Sending email

Mailing can be used just for developing HTML emails, but we think it works best when it’s also used to send. This way you can render emails dynamically based on props at runtime and keep all of your templating logic in one place.

The main API for using Mailing from your app is sendMail(). This function is built with nodemailer, so you can pass in any options that nodemailer supports. When you pass in a React component instead of an HTML string, the component is rendered to HTML and sent as the email body.

If you’re triggering sends from a non-node app, you can also access sendMail via the REST API.

Before sending email, you'll need to configure a transport. This is the SMTP service that will send your email.

Mailing is transport agnostic, here are a few we like:

  • Sendgrid: cheap and reliable, pairs well with other Twilio products
  • SES: cheap and reliable, pairs well with AWS
  • Postmark: more expensive but great developer experience

Once you've selected one of these, set your SMTP credentials they give you in emails/index.ts.

Here's a working example using Postmark:

const sendMail = buildSendMail({
  transport: nodemailer.createTransport({
    host: "",
    port: 587,
    auth: {
      user: process.env.POSTMARK_API_KEY,
      pass: process.env.POSTMARK_API_KEY,
  defaultFrom: "Steven from Dub <>",
  configPath: "./mailing.config.json",
  // optional
  processHtml: (html: string) =>
    htmlMinify(html, {
      caseSensitive: true,
      collapseWhitespace: true,
      minifyCSS: true,
      removeComments: true,
      removeEmptyAttributes: true,

You'll notice that environment variables are used to store credentials. This is a good practice for security, but you can also hardcode them for testing.

Once you’ve configured sendMail in emails/index.ts, you can import and call it. It’s an async function so if you need to wait for the send to complete, you can use await:

import sendMail from “path/to/emails”;

await sendMail({
  to: "",
  subject: "Hello",
  component: <MyTemplate data={myData} />

Note that sendMail must be called from your back-end (e.g. an API route in your NextJS app) because it uses secrets. We recommend configuring it with environment variables.

sendMail (mail: ComponentMail) => Promise<T | undefined>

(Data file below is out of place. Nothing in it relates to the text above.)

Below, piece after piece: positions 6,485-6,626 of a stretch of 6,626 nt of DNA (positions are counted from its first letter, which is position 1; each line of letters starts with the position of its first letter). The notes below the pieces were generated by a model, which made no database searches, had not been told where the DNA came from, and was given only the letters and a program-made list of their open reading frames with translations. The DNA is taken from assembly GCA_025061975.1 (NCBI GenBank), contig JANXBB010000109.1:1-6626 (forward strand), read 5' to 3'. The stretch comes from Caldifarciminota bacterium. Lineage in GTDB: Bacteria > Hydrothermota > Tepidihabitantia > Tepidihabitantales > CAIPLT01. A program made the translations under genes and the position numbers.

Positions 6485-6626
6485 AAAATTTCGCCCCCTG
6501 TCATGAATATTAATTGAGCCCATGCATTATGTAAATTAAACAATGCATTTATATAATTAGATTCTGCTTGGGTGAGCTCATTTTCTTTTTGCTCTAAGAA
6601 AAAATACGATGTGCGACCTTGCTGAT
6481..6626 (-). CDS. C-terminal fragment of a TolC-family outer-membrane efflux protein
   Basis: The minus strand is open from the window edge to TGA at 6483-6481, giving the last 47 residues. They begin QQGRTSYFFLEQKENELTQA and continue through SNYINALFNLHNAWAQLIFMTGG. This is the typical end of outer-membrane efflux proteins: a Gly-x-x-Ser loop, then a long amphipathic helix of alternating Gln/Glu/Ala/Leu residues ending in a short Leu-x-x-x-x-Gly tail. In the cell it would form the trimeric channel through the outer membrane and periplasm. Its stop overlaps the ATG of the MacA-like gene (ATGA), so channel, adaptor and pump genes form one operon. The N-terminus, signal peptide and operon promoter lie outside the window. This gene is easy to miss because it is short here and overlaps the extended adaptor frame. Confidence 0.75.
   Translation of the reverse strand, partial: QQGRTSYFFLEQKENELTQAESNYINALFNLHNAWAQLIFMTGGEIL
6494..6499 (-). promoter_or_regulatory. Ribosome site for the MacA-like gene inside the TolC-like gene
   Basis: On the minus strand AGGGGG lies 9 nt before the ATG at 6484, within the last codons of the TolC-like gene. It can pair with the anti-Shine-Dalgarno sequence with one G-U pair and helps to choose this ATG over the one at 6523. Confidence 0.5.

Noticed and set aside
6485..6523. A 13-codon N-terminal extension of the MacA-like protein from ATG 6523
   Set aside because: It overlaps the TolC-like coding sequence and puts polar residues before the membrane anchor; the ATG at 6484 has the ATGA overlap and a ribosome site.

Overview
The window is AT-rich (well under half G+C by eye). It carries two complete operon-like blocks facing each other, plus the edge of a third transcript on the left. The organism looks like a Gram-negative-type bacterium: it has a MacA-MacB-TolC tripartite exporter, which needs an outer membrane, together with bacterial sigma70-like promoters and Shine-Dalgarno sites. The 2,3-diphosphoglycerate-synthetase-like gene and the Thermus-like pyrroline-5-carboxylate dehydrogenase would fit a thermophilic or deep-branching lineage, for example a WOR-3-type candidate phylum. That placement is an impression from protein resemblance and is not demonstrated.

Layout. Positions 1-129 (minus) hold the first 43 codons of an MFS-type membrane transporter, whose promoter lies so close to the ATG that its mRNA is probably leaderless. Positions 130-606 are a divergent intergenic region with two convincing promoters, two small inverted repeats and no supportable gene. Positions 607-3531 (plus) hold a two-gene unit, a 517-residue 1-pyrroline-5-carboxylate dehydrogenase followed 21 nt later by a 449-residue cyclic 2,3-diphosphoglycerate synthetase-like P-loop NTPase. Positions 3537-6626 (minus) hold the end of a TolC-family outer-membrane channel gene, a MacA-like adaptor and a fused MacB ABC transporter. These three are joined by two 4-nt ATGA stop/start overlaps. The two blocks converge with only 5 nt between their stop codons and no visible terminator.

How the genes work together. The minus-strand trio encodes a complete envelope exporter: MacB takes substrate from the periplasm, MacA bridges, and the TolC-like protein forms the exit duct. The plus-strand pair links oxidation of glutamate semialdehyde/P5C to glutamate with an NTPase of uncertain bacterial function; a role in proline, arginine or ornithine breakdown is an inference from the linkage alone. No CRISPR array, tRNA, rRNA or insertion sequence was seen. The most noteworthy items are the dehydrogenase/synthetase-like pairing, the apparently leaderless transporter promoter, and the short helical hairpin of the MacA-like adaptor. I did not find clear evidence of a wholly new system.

Sends an email using the configured transport. It extends the sendMail function from nodemailer and can accomodate any options that nodemailer supports.

Common ComponentMail options

  • component – The React component to render as the email body. If you pass in a string for html, this will be ignored
  • dangerouslyForceDeliver – If true, the email will be sent even if the NODE_ENV is not production. Use with caution.
  • forcePreview – If true, the email will be intercepted by the preview server
  • previewServerUrl – If you have changed the port of the mailing preview server, you can set it here (default: http://localhost:3883)
  • listName – The name of the list to send the email to. Read more about lists
  • from – The email address of the sender. If not provided, the defaultFrom address configured in buildSendMail will be used.
  • to – Comma separated list or an array of recipients email addresses that will appear on the To: field
  • cc – Comma separated list or an array of recipients email addresses that will appear on the Cc: field
  • bcc – Comma separated list or an array of recipients email addresses that will appear on the Bcc: field
  • subject – The subject of the email
  • text – The plaintext version of the message as an Unicode string, Buffer, Stream
  • html – The HTML version of the message as an Unicode string, Buffer, Stream
  • attachments – An array of attachment objects (see nodemailer docs for details). Attachments can be used for embedding images as well.

Q: How can I send from my Django/Rails/PHP app?

A: Once you've configured your transport, you can use the REST API to send emails from any app. To use it you'll need to deploy and set up an API key.

Q: Can I have multiple transports?

A: Yes, you can build multiple sendMail functions and import them as needed. This is useful if you want to send emails from different accounts or with different settings. For example Postmark encourages users to have one transport for transactional emails and another for marketing emails. Just make sure to export one of them as the default to be used by the development preview server and the REST API.